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Montana State’s postseason path had been decided about an hour before, and film of its next opponents was already being downloaded.

The Bobcats were eager to move on to the next phase of their campaign. During the FCS playoff selection show earlier Sunday morning, the first four teams were announced quickly, and MSU anticipated being one of the next four.

As the fifth, sixth and seventh teams were spotlighted, MSU head coach Brent Vigen felt some nervous energy. But then his team was on the screen at the Bobcat Athletic Complex, and the players erupted.

The Bobcats were excited and relieved to receive a first-round bye in the FCS playoffs. They’ll host a game at 2 p.m. Dec. 4 at Bobcat Stadium.

The Bobcats won nine straight games before losing the finale of their regular season at Montana last week.

“There was a lot riding on that game yesterday, and we came up short. We’re not happy about that,” Vigen said Sunday. “We’ve got to go back to the drawing board. We’ve got to come out of our analysis of yesterday with some answers as far as what we need to do to ultimately put our best foot forward, starting next Saturday.”

The Bobcats will host the winner of a first-round matchup between UT Martin (9-2) at Missouri State (8-3). If the Bobcats win, they could play at No. 1-seeded Sam Houston, the winner of the FCS spring season’s championship.

Missouri State’s head coach is Bobby Petrino, a Helena native who was head coach at Louisville, Arkansas and Western Kentucky. He also was the head coach of the Atlanta Falcons in 2007 before going to Arkansas.

“We’ve got to do what we’ve been doing all year long. We’ve got to have a great week of preparation,” Petrino said during an interview on ESPNU.

“We’ve kind of had a chip on our shoulder all year long,” he added. “We feel like we’ve been underrated all year long. We’re just going to go out and play like we always have with a big chip on our shoulder.”

Montana State offensive lineman Lewis Kidd believes which part of the bracket a team lands on doesn’t matter much. At this point, every program has showcased talent.

“Anybody can beat anybody,” Kidd said. “If you’re looking past an opponent or doing anything crazy like that, you’re going to run into some trouble. Whoever comes to Bozeman in a couple Saturdays, we’re going to be prepared for it.”

Vigen is familiar with Missouri State. He was a coach in the same conference at North Dakota State.

The Bears ended up second in the Missouri Valley. Vigen credited them for playing NDSU and Oklahoma State well, two games which ended up within one possession.

UT Martin secured the Ohio Valley championship. Vigen pointed out it takes consistency to win a conference.

“You’ve got to be as prepared as you possibly can. There literally is no tomorrow. Relative to the outcome, it’s win or go home. You’ve got to go out there and be able to play freely, play confident, play fast,” Vigen said. “The moment can’t be too big for us, as each one of these moments coming up, there’s going to be a lot on the line, too.”

In his time winning national championships at NDSU, Vigen learned how isolated the playoffs are from the rest of the season. A win, he said, means nothing about the outcome of a game the following week.

But it’s not easy to move on for the Bobcats. They lost 29-10 in the 120th ’Cat-Griz matchup.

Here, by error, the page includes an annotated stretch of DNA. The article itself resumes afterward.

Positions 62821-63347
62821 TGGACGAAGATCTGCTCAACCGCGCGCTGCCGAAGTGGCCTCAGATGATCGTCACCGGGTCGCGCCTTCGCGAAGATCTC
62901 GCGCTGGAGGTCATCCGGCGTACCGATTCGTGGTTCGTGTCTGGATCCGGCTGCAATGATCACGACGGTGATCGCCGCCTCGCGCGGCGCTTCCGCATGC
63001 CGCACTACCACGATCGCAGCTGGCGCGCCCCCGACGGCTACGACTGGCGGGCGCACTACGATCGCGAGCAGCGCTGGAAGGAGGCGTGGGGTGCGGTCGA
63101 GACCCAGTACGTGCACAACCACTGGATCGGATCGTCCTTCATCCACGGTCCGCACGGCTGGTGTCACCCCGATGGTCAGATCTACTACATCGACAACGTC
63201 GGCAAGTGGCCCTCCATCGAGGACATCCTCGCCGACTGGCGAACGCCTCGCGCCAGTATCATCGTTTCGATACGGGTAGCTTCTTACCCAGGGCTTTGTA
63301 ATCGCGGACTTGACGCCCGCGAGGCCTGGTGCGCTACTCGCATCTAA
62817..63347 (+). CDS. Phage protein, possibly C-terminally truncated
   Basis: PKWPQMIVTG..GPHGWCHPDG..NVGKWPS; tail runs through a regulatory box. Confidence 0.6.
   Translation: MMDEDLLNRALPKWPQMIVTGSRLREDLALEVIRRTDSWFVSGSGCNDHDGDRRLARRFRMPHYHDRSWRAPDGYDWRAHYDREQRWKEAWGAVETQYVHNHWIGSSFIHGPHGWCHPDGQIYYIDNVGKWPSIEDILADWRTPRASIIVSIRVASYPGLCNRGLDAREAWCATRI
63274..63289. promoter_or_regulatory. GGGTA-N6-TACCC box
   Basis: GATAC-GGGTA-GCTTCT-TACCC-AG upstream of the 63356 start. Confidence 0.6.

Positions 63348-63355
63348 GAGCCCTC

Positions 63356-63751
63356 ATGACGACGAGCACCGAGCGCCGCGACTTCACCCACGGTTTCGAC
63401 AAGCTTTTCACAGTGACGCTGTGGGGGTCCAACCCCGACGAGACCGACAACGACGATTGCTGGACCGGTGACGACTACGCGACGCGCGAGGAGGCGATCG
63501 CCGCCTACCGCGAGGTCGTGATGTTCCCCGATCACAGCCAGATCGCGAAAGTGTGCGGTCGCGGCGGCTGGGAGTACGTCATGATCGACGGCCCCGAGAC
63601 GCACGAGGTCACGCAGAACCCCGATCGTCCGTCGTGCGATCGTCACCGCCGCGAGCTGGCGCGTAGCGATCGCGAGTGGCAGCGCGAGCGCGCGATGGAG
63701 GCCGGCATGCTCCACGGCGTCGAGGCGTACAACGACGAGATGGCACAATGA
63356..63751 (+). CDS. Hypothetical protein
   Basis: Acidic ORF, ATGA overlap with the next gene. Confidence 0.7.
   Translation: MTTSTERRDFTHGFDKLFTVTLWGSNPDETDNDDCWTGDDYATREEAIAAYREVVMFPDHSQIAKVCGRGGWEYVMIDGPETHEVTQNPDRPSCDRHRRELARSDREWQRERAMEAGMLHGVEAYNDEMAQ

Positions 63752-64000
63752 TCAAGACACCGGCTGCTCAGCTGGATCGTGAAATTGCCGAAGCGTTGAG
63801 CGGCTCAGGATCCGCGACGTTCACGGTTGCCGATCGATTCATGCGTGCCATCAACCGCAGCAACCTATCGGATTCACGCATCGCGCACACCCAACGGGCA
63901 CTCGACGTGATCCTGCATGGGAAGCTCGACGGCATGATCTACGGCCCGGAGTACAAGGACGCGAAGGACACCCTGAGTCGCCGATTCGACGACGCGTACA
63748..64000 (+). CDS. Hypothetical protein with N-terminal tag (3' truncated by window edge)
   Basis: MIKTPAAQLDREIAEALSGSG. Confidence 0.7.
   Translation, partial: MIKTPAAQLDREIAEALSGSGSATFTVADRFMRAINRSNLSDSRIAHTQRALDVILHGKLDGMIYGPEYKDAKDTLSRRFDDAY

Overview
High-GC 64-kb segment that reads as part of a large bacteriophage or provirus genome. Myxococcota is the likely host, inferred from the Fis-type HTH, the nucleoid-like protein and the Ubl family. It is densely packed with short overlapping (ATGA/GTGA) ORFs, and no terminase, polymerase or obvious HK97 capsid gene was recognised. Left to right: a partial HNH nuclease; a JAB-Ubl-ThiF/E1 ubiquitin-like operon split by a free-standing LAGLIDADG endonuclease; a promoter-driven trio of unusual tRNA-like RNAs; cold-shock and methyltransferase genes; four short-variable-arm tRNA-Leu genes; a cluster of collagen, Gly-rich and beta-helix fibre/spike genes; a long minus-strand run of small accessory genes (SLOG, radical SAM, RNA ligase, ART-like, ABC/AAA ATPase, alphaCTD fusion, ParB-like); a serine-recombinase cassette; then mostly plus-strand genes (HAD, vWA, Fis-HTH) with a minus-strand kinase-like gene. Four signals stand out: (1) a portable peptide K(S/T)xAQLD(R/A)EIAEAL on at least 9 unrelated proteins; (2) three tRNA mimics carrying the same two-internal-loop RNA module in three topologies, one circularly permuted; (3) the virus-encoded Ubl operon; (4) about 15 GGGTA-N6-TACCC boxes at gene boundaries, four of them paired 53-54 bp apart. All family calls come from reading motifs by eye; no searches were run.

“It’s tough. It’s difficult,” Kidd said. “We agree that wasn’t our best game, so pretty unfortunate. But at the end of the day, it’s a new season.”

Vigen consistently pointed out during the regular season the Bobcats approached each week with a focused mindset. They didn’t linger on the past, and they didn’t think too far ahead.

That ultimately led to them winning nine consecutive games. Vigen also wants them to lean on that kind of thinking in the postseason. He told them their last game can’t impact the remaining opportunities the Bobcats have.

At the same time, Vigen doesn’t want the Bobcats to simply forget about last week’s game. They are seeking to learn from mistakes and improve.

That makes the first-round bye a well-timed one. Kidd pointed out players face a grueling mental and emotional toll over the course of a season. Some time off, especially with loved ones during a holiday, could be helpful.

The Bobcats will also have more spare time to practice, lift weights and watch film of their next opponent.

“Today’s a new day. The sun came out this morning, and we knew we were going to be provided an opportunity to move on,” Vigen said. “We certainly have to regroup from our performance yesterday.”

The Bobcats will also have more time to heal. Ty Okada, a defensive back who’s third on MSU with 66 tackles, was slow to get up and left the game after an attempted punt block at Montana. Vigen believes Okada will be back for the Bobcats’ next contest.

James Campbell and Tyrel Thomas, a couple of MSU’s top cornerbacks, also didn’t play last week. Vigen said Thomas has “continued to have setbacks” following his knee surgery in August and isn’t sure if he’ll play Dec. 4. Campbell is healthy, but after missing a portion of the season, he’s seeking to work his way back toward being fully ready.

“We’ve got to get James rolling,” Vigen said. “Fundamentally, your comfortability, your confidence, those are all things that we’re working back with him, and he’s a competitive kid. So look for him to continue to make those strides to make an impact as we move forward.”

While Kidd wasn’t happy with Montana State’s game last weekend, he said postseason success would “help tremendously.”

“We’re not going to let it define us,” Kidd said. “We’re going to bounce back. We’re getting stronger, we’re going to learn from it and we’re going to go make a run. That’s what we plan to do.”

Colton Pool can be reached at or 406-582-2690. Follow him on Twitter @CPoolReporter.

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